In early August the North Carolina Coastal Federation hosted a field trip for students, families and volunteer tutors from Mano al Hermano’s Family Literacy Program.
Sixty-two students and adults from Mano al Hermano joined 16 federation volunteers and four staff members at the Wanchese office, which is located on Broad Creek near the Roanoke Sound. Staff and volunteers set up various stations for the students to explore, with each one covering a different environmental topic.
“It was a fun-filled day, and it was so enjoyable for us to plan these activities to correspond with their summer reading,” said Sara Hallas, coastal education coordinator at the Wanchese office. “I could tell this trip was very meaningful for everyone who attended.”
Mano al Hermano is a Dare County-based group that aims to empower Latino families in the Outer Banks. They work with public schools, offer English language classes and provide information about immigration issues. Its summer reading program is geared toward students in kindergarten to fifth-grade and lasts eight weeks.
The federation has helped with Mano al Hermano’s Family Literacy Program for three years now. In addition to setting up field trips, it has also integrated books about science and the coastal environment into students’ summer reading. Each week, AmeriCorps members Madison Douthitt and Erica Connery have helped families with tutoring during the school year. In the summertime, they visit a few homes for activities and reading.
“Many of our children do not get to experience the local environment as their parents either are working a lot, or do not understand the area themselves. Environmental issues are rarely discussed at home, so having the federation experts on hand to share their knowledge and answer questions is perfect,” said Kay Minis, family literacy program coordinator for Mano al Hermano. “Appreciating the local creatures and wanting to preserve our coast is all new to them and something I hope they will remember as they grow.”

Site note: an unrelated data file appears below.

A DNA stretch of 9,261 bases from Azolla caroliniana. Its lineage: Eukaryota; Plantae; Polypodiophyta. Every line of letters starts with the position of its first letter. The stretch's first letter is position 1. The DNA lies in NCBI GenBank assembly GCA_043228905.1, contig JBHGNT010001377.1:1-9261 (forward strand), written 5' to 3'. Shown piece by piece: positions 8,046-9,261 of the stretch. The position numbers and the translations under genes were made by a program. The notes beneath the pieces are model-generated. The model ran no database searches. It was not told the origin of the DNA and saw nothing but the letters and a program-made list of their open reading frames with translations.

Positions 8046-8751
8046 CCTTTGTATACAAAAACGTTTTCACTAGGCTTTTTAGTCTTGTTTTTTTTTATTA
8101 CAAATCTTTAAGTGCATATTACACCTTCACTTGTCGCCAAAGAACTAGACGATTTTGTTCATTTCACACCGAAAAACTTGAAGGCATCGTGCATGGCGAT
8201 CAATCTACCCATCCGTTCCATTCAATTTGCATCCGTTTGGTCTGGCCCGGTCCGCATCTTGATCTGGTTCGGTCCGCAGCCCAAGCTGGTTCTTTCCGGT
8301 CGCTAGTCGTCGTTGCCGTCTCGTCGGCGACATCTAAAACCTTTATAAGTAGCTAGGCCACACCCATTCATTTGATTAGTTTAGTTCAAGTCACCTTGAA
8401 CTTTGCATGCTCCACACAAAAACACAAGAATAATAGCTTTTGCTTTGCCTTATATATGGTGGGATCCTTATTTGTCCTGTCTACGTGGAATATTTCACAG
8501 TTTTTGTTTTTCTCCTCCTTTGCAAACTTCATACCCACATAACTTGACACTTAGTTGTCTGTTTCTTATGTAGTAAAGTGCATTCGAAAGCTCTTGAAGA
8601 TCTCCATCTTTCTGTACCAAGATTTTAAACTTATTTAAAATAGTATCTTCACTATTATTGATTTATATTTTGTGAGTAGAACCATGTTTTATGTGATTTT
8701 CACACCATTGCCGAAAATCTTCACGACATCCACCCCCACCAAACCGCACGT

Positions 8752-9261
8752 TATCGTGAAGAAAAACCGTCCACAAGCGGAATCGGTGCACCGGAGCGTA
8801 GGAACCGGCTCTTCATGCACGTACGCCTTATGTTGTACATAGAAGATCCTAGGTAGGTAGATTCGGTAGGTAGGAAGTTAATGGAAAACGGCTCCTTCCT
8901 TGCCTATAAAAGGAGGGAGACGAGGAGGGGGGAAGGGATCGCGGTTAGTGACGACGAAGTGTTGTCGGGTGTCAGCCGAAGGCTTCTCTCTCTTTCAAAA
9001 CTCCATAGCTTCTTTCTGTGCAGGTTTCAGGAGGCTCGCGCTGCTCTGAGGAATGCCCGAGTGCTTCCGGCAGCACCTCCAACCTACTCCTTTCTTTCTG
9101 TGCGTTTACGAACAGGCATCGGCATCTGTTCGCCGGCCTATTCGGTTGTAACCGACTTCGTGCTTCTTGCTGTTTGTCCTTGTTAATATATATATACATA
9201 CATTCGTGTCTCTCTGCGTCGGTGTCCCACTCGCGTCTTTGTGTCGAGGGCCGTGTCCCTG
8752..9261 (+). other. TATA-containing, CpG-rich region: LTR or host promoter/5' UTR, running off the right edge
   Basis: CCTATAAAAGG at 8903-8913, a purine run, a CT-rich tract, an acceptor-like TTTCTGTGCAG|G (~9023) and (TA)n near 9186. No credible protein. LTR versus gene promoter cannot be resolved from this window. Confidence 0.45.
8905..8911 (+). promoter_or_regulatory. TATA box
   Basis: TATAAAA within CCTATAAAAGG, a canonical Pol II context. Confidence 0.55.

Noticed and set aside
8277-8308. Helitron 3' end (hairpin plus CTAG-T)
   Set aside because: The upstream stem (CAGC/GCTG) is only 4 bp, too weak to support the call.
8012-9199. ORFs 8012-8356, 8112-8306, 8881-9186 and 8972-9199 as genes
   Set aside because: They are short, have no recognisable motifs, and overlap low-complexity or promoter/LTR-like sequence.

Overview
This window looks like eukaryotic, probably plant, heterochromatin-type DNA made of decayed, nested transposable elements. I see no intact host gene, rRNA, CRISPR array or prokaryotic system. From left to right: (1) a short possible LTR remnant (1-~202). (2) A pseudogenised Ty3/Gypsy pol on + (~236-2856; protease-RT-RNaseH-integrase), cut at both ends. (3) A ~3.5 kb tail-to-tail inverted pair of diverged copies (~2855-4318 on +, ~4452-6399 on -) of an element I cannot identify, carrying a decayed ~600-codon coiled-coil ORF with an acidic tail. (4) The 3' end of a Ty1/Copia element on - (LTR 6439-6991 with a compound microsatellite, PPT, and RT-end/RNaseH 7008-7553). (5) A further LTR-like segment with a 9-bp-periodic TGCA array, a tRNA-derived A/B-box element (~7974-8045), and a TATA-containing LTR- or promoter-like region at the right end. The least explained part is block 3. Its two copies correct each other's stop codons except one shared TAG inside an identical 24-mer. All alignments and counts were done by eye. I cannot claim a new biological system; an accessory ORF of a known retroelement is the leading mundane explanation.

This summer, students read Sharks and Dolphins: A Compare and Contrast Book by Kevin Kurtz and They Just Know: Animal Instincts by Robin Yardi. These books were purchased through support from the Albemarle-Pamlico National Estuary Partnership. Students also expressed their creative sides through nature journaling.
The end of the summer program culminates with a field trip. The past two years, students and volunteers have gone out to Jockeys Ridge State Park. This year students got to explore the Wanchese office, which the federation moved into last September. Minis said the students really enjoyed the field trip.
“One child told me it was the ‘coolest field trip ever’ and another when asked what his favorite part was replied, ‘Everything! All of it!'” she said.
Throughout the office were six different activity stations for students, including ones on stormwater runoff and marine debris.
The Outer Banks Center for Dolphin Research set up a station through which students learned more about local dolphin populations and how they differ from sharks.
Douthitt ran the station on stormwater runoff. Students pretended to be raindrops and plants and learned about protecting water quality through a tag game.
Students also got to participate in a marsh scavenger hunt, challenging them to observe plants and wildlife around the office. For another station, staff had collected marsh wildlife so students and their families could observe fish, crabs and jellyfish and learn more about estuaries.
Marine debris was also covered, and students got to show off their creative sides by decorating plastic bottles that had be made into flowers and fish. They learned more about why it’s important to reduce marine debris and what they can do to help.
The final station allowed students to spend some time outside. They could select from various activities, including a fishing game, bubbles, cornhole, sidewalk chalk and catch.
“I think their favorites were the dolphin and shark station as we read about them this summer and they could contribute facts they knew; the station with the small collection of sea creatures as they always enjoy live animals; the game of tag at the water station and of course, the crafts! Children love to create things they can take home,” Minis said.
Overall, students had a fun day experiencing first-hand what they had been reading about. This field trip is one of staff members’ favorites every year.
It was made possible through support from the Manteo Kiwanis Club, which donated funds to cover bus transportation and through an anonymous donation that provided sandwiches for lunch.